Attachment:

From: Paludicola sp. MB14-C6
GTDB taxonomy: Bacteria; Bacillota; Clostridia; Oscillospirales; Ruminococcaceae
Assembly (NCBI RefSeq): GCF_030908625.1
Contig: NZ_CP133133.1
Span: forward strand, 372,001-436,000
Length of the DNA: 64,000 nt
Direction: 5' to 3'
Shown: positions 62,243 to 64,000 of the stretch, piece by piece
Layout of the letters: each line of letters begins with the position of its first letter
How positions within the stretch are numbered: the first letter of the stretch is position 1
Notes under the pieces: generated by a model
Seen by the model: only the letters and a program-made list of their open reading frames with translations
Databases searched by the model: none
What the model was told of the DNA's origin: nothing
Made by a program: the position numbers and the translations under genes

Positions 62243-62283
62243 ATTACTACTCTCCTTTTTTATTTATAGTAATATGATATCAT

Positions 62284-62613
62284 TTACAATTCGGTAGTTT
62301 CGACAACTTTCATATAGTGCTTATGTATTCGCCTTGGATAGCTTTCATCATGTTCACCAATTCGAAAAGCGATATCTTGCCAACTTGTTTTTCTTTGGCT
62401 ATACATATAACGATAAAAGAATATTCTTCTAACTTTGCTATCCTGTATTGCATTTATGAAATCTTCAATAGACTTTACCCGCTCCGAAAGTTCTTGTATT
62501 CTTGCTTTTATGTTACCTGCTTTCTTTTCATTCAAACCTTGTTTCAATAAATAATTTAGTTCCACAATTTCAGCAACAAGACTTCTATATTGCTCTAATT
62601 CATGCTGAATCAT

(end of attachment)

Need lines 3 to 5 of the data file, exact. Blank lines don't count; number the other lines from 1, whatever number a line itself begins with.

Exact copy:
Assembly (NCBI RefSeq): GCF_030908625.1
Contig: NZ_CP133133.1
Span: forward strand, 372,001-436,000